Conceptual underpinnings

Digital technologies have the potential to play two distinct positive roles in the context of the climate and sustainability transitions: they can act as enablers and multipliers of change. Digital technologies are enablers of change because they underpin the development of the next generation of large-scale, distributed, coordinated, renewable and smart systems by providing sophisticated techniques for controlling, monitoring, managing, optimising and balancing electricity supply and demand (see for instance IEA, 2017; Kangas et al., 2021; Giotitsas et al., 2022). They also contribute to energy efficiency, support energy demand management, promote platform-based sharing economies, and, in a more general sense, enable virtualisation and servitisation, with associated reductions in material inputs (Grubler et al.,2018; Royal Society,  2020, GESI, 2022).

In addition, digital technologies act as multipliers of change because they can unlock and promote broader economic and social benefits alongside-energy efficiency gains (Xu et al., 2022). These are often referred to as co-benefits of the energy transition. For instance, digital technologies increase the ability to access products and services, they increase competitiveness and go hand in hand with the up-skilling of the labour force, and the improvement of the quality of jobs. Xu et al., (2022), for instance, find human capital accumulation (measured in terms of educational attainment) as one of the mechanisms by which digitalisation helps reduce energy demand. Digital technologies also enable transformative agency through increased and improved coordination and the creation of digital spaces for action and interaction (Heimans and Timms, 2019).

Given their pervasive and disruptive nature, digital technologies have the potential to be used as strategic interventions or leverage points to enable positive tipping in all sectors as well as super-leverage points capable of catalysing tipping cascades across multiple sectors and promote the creation of inclusive economies and societies characterised by high wellbeing.

In this context, ensuring democratic access to knowledge systems and digital technologies, distributing rents from these knowledge systems fairly, and establishing a governance framework within which digital technologies can contribute to the public good, are strategic interventions to ensure that digitalisation can play its roles of enabler and multiplier of change and that its potential as a leverage point promoting domain-specific PTPs can unfold (Box 4.4.2).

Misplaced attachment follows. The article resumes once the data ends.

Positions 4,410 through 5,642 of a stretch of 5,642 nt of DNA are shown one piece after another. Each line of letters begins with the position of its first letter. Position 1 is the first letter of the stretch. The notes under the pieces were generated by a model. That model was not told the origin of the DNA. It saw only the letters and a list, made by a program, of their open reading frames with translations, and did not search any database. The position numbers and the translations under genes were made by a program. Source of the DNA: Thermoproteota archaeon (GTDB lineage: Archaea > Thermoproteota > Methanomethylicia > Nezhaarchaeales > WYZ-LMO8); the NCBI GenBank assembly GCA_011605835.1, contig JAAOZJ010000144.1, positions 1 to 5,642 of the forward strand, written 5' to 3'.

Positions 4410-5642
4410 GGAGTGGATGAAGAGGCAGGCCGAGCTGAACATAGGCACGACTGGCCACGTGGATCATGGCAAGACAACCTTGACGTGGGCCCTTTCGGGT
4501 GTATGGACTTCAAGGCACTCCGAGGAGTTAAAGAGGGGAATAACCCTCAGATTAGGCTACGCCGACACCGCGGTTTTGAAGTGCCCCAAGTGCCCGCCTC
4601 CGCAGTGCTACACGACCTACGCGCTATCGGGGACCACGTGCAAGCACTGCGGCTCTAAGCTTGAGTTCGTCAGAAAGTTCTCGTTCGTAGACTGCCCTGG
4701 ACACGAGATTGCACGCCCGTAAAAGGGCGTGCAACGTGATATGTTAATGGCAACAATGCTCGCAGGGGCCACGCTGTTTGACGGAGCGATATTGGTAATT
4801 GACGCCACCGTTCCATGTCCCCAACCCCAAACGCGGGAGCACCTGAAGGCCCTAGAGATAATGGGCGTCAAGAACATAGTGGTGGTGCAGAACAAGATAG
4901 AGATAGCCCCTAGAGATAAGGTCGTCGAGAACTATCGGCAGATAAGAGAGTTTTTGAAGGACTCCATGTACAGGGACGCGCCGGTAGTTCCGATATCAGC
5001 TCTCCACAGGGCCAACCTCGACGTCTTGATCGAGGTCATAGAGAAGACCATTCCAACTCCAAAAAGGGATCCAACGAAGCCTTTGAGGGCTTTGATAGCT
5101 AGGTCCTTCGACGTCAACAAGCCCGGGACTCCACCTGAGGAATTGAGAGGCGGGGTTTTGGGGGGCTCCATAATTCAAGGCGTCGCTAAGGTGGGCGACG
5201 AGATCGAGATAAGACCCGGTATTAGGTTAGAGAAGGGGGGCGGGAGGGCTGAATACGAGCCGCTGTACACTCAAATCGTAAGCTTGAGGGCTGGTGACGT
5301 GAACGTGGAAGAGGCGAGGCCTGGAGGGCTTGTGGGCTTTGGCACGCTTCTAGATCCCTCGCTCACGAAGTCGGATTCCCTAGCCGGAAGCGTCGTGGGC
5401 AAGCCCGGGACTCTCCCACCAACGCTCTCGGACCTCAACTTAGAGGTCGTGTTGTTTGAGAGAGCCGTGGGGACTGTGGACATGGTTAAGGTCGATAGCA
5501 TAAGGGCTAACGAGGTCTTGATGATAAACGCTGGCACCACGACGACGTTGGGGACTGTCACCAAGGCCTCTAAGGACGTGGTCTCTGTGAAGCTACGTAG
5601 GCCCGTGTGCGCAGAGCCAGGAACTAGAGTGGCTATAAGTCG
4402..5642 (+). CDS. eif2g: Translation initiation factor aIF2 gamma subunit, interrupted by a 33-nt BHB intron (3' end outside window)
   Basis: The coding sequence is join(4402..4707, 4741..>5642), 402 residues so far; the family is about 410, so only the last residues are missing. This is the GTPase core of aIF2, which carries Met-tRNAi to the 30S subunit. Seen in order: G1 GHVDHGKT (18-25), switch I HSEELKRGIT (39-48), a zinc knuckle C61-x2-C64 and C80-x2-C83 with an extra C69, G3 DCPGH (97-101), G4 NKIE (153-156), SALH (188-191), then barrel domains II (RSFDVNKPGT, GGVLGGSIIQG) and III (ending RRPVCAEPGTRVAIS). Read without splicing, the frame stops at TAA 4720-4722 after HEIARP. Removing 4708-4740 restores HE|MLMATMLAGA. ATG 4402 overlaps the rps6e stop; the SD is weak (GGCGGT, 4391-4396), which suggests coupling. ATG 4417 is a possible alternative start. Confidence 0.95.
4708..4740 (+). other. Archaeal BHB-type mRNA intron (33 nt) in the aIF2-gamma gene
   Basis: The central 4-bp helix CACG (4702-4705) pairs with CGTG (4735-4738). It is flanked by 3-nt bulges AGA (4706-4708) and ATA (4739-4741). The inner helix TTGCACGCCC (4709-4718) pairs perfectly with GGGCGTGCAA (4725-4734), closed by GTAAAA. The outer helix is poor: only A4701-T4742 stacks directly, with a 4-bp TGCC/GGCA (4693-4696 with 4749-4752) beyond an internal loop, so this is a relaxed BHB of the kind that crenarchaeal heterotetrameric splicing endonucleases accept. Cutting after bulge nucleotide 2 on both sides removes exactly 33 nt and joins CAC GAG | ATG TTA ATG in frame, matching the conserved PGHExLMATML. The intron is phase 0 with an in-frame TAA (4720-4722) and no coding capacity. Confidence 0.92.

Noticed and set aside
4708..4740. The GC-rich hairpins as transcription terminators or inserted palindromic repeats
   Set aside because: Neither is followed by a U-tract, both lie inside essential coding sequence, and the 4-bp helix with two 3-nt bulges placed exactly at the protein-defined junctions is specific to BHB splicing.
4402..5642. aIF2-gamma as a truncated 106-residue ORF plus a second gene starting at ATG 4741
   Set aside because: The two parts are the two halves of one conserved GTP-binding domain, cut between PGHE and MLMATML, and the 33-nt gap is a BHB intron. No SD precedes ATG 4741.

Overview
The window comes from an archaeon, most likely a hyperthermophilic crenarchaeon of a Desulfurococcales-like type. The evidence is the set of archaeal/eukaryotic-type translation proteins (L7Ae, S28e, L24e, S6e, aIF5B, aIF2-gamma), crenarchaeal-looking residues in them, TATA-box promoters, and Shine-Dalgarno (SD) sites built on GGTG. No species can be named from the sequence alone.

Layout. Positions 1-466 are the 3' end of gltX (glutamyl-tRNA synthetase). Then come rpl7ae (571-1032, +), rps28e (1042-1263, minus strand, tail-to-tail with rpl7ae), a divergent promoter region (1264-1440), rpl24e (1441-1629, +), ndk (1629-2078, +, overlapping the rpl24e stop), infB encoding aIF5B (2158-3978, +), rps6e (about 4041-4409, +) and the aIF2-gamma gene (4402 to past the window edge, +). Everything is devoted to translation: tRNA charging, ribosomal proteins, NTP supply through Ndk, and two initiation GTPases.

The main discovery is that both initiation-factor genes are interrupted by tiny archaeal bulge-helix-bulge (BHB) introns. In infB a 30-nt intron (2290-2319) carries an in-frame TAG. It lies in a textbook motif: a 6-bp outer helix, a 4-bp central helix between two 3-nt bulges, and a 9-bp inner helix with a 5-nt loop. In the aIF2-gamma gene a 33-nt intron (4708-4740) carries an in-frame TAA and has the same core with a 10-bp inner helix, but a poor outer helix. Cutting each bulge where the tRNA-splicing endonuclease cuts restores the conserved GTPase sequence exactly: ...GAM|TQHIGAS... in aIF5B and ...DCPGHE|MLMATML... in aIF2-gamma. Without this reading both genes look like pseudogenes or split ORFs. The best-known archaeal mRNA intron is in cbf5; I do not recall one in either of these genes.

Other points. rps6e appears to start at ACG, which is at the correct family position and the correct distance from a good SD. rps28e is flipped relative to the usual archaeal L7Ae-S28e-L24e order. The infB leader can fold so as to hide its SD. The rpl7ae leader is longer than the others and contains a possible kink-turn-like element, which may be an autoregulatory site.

Potential risks of digital technologies for sustainable change

While digitalisation can enable positive sustainable change, an increasingly rich literature illustrates how digital technologies can also create significant risks for it (Creutzig et al., 2022, Verdolini, 2023). First, they themselves are energy-intensive and may contribute to increasing energy demand (Freitag et al., 2022). Indeed, the evidence on the energy efficiency (and low demand) potential resulting from digitalisation presents mixed results. Some studies, e.g. Li et al., 2023, show an inverse linear relationship as a function of income (GDP): lower-income countries benefit more in terms of improved energy intensity or reduced energy demand because digitalisation helps avoid or leapfrog existing inefficiencies.

Conversely, other studies (e.g. Xu et al., 2022) show a U-shape relationship describing how lower and higher-income countries benefit more in terms of efficiency gains, while middle-income countries benefit less. In the latter, scale effects appear to outweigh efficiency gains. Second, they require an increasingly diverse set of material resources (such as rare earth elements) which are sometimes/often sourced from developing countries through unfair labour practices and which later turn into large piles of digital waste. Third, they can be used to increase social and behavioural control and to promote new consumption practices which put further strain on the Earth’s resources. Fourth, their wider societal co-benefits do not necessarily accrue equally across countries, regions and sectors: they often are concentrated within the wealthiest individuals in the wealthiest economies.

The costs associated with digital technologies in terms of materials and digital waste weigh more on poorer countries (Creutzig et al., 2022). Digitalisation, and in particular AI, is accelerating the spread of misinformation and leads to further concentration of (economic) power by monopolising information and knowledge systems (Galaz et al., 2023). Misinformation and the concentration of power create conditions in which mistrust of dominant actors spreads to governance institutions more broadly. This set of factors, in turn, may erode support for stringent climate policies whose effective. Inequality, too, hinders action for sustainability (2.3).

Figure: 4.4.8
Figure 4.4.8: Illustrative representation of digitalisation impacts on resource use (left panel) and on governance institutions (right panel).

We present next illustrative examples of the transformative potential of digital technologies as enablers of PTPs on the basis of the avoid, shift, improve framework (Creutzig et al., 2022) in relation to teleworking, MaaS and smart homes. 

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